San Diego firefighters are making the movie they’ve always wanted to see: a fire fighter movie.

“We’re working on it now,” said San Diego Fire Capt. Steve Chastain.

“We have an outline for the script and we’re just waiting for the right filmmaker to pick it up.”

The San Diego-based Firefighter Academy is seeking a new director to direct the movie, which is being developed for a 2018 release date.

Chastine and his crew have been developing the script for two years, with the help of an advisory panel and community input, said Chris Toms, president of the San Diego International Fire Fighters Association.

The group also has been discussing the film’s theme.

“The fire fight movie is about what’s in our mind and what we want to do, and the theme is about how to be a firefighter, said Chastie, who is also a firefighter academy board member.

San Diego firefighters have battled major fires since the early 1980s, including the 2003 Superfund Cleanup, which left more than a quarter-million acres of land contaminated and damaged. “

It’s going to be the best-rated movie in the Firefighters Academy’s history, and that’s something that we have not had in a long time.”

San Diego firefighters have battled major fires since the early 1980s, including the 2003 Superfund Cleanup, which left more than a quarter-million acres of land contaminated and damaged.

A new generation of fire fighters has been trained to handle hazardous conditions in the field and in the house.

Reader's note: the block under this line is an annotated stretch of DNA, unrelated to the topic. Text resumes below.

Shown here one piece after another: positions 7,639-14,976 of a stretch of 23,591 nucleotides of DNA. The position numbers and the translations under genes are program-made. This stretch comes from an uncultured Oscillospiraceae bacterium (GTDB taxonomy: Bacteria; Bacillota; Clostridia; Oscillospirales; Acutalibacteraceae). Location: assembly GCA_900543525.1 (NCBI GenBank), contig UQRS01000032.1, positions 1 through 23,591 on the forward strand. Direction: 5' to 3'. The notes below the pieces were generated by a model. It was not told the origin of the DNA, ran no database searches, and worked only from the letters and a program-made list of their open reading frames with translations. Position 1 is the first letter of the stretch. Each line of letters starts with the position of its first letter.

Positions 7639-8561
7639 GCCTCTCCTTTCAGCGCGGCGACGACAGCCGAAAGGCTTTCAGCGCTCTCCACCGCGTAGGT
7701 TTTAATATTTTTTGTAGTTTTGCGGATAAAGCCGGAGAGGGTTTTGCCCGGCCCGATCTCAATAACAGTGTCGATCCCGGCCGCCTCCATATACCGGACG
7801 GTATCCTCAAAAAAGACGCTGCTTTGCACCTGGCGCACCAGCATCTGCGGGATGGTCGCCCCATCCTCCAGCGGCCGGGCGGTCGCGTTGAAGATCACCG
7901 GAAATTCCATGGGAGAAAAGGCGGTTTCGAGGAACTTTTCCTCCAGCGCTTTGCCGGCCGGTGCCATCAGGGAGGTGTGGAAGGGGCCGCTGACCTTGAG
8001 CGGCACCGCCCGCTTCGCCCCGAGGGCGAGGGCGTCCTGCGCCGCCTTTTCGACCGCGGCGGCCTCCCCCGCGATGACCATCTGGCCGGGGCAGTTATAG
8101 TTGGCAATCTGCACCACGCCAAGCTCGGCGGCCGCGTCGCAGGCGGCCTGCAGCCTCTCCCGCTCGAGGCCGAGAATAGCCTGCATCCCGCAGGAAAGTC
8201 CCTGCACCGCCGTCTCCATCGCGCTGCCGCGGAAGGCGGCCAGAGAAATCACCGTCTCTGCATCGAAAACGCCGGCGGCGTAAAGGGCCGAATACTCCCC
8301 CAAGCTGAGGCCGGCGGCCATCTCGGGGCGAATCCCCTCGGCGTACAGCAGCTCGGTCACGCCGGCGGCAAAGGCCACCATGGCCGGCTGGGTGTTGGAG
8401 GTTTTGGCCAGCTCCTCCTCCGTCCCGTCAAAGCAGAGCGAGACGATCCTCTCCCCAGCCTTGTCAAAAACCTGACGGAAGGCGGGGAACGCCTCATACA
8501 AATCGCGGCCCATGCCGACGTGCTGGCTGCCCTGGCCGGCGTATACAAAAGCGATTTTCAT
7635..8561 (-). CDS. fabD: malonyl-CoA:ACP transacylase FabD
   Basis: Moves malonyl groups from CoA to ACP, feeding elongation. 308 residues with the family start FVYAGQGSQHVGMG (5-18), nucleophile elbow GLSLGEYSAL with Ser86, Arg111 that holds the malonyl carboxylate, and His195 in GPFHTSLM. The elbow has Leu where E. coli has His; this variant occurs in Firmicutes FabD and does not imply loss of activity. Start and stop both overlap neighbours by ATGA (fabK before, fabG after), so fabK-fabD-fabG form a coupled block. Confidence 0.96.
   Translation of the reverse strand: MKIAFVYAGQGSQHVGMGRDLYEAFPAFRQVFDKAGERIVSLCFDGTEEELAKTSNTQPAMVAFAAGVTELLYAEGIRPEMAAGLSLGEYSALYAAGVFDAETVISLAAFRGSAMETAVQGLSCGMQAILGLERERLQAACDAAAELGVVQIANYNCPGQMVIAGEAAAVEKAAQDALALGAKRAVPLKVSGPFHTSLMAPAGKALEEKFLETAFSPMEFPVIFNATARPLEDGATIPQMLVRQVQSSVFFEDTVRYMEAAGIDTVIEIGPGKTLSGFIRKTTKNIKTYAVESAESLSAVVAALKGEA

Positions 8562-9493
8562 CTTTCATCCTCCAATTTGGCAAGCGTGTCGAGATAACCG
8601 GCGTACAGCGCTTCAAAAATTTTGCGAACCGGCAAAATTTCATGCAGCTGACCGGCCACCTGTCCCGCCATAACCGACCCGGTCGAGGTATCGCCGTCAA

But with a new generation entering the field, it’s not clear what role the fire fighter will play in the future.

Chastain said he and the other members of the advisory panel are looking for someone who will help the fire fighters learn more about the fire fight, as well as give the crew a chance to interact with other firefighters.

“That’s what I would like to do with the movie,” Chastiain said.

“I want to bring people together.”

The movie could also be a way to highlight the importance of firefighting in a city with an underbelly, said fire safety educator Julie O’Hara.

In a recent article in The Times, she said it would be “inspiring to see a fire fight that’s not just a film.”

“A fire fight is a very big, very important thing for the firefighters, it can save lives and save property, and it’s something we’re all fighting together,” O’Gara said.

San Diego Fire Department (SDFD) Capt. Chris Tams said the movie could be a great educational tool for firefighters and others interested in firefighting.

“I think that we’re doing a really good job of educating firefighters on the importance that firefighting plays in our communities, and this movie could bring us all together,” he said.

Champer, who has served as an instructor for the fire academy for several years, said he hopes the movie will have a positive impact on the community.

“This is a really unique opportunity for the Firefighter Association to bring firefighting into a wider audience, and I think it’s really important for the community that we do that,” he added.